she was very proud of her family. of course, her father, bill clinton, her mother, hillary clinton and how they have served and that it was actually her father in his presidency that he was able to sign the bill for mlk day, making that national day of service. so a lot of people very excited to meet the folks who have come out here. kate, we've got one other special treat for you. star jones in a totally different role than what we've seen before. it is so nice to see you. you're looking fabulous. tell us about the red and what that symbolizeds. >> when i go red, i really do go red. i admit this. you know february is the beginning of the national heart month. and go red for women. i'm the face of go red for women. the national volunteer fors american heart association and in that capacity, i was speaking here at the national day of service. one encouraging heart health for the individual and sharing my story of heart disease and survivorship and then two, getting people back involved in their community to advocate for their own health and for the health of their families. >> tell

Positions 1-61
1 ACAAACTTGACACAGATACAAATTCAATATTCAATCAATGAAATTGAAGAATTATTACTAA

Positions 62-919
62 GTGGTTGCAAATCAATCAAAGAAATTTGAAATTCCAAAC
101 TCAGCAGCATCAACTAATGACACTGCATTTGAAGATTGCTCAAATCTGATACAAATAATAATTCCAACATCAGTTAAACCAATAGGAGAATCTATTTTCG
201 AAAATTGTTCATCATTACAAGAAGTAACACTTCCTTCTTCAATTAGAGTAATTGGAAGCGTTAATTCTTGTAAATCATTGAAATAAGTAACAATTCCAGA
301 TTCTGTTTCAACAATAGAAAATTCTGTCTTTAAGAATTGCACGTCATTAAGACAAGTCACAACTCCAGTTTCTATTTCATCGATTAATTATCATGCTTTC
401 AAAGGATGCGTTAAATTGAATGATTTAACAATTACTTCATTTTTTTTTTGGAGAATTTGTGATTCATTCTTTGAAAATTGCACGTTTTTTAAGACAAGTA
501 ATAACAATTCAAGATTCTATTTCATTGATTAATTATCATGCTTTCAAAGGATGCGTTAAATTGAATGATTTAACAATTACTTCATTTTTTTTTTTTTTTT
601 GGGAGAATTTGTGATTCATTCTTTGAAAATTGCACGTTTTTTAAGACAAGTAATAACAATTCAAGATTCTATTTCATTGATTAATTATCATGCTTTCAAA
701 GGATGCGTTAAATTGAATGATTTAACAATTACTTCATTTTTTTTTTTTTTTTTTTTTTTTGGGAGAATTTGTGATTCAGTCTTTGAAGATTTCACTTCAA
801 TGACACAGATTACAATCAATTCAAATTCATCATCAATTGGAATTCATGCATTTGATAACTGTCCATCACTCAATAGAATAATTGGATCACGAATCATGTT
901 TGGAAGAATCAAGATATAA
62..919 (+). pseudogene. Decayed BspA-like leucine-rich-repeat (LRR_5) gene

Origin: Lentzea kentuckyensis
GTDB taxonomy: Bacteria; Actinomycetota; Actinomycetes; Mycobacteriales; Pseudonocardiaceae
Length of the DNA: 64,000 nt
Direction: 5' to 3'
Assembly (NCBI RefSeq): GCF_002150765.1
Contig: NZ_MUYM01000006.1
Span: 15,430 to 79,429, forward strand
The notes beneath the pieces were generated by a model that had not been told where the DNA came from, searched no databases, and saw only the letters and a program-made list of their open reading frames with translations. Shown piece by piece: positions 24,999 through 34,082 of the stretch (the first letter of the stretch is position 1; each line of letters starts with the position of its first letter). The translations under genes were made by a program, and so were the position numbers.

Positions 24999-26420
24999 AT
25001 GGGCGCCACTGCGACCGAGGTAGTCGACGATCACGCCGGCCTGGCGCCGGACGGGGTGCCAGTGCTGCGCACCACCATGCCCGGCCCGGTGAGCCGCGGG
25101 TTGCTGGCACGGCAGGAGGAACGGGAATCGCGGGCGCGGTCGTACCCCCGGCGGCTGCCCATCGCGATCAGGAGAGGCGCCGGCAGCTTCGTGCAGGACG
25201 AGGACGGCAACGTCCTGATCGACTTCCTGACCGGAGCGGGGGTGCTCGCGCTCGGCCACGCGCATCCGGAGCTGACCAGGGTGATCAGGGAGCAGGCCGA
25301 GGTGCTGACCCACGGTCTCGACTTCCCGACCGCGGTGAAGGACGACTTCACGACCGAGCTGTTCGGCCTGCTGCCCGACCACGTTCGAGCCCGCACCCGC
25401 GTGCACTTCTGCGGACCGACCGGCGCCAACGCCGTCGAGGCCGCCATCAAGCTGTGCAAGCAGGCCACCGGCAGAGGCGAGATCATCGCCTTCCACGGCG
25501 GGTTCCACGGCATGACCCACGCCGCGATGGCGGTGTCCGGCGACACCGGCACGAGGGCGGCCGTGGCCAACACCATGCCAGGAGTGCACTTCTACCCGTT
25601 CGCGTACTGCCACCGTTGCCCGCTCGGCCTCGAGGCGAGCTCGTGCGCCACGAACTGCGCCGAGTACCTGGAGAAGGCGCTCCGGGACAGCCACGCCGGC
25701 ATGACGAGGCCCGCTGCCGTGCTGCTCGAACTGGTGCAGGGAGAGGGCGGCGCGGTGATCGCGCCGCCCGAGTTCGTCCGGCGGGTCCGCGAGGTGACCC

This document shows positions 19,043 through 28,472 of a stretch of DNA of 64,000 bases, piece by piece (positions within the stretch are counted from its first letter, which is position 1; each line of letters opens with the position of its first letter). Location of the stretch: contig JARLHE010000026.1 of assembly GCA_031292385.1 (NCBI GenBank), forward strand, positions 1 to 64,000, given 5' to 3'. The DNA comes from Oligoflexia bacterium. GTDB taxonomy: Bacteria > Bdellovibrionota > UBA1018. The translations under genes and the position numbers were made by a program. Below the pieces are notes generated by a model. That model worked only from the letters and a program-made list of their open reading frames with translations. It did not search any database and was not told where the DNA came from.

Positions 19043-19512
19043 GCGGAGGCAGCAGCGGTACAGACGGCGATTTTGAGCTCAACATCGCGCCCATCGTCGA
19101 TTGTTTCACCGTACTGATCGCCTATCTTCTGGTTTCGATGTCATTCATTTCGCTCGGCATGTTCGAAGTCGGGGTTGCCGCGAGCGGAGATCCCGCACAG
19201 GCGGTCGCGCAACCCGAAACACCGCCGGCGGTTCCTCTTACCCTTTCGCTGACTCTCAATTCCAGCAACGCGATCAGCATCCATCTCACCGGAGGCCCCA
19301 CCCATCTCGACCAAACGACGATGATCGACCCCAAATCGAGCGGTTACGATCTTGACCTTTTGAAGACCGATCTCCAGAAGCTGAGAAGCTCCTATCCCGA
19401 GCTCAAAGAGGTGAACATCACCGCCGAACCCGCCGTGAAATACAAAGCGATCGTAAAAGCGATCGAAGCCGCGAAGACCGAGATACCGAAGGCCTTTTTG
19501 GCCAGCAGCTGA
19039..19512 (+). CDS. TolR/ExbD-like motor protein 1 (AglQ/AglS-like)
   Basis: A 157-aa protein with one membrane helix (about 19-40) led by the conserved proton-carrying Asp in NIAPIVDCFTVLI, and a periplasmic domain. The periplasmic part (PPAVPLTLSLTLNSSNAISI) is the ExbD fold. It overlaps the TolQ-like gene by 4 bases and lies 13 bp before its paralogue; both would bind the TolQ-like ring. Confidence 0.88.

the deep end. and that's when bill clinton and like you said the dlc brought them together. here's the really disturbing thing. i remember, mike, back in 1995, a lot of people were talking about colin powell running for president. and i didn't want colin powell to run for president. he was a moderate. i was a conservative. but it wasn't the entire party and me against colin powell. like there were moderates in the center of the party. and we had this very positive give and take. >> what's happened? >> this tug. >> what's happened? >> the moderates in the party have collapsed. >> where are those voices coming from? >> i am now considered by a lot of the right-wing looneys to be a moderate, to be a, quote, rino. anybody that's listened to anything i've said on taxes, on the budget, on the fiscal cliff, i mean, i think my party made a horrible mistake on the fiscal cliff, and yes, i would stare at the president on a government shutdown and say, yeah, maybe shutting down the government's reckless, but you know what's even more reckless? continuing to spend the way you and harry reid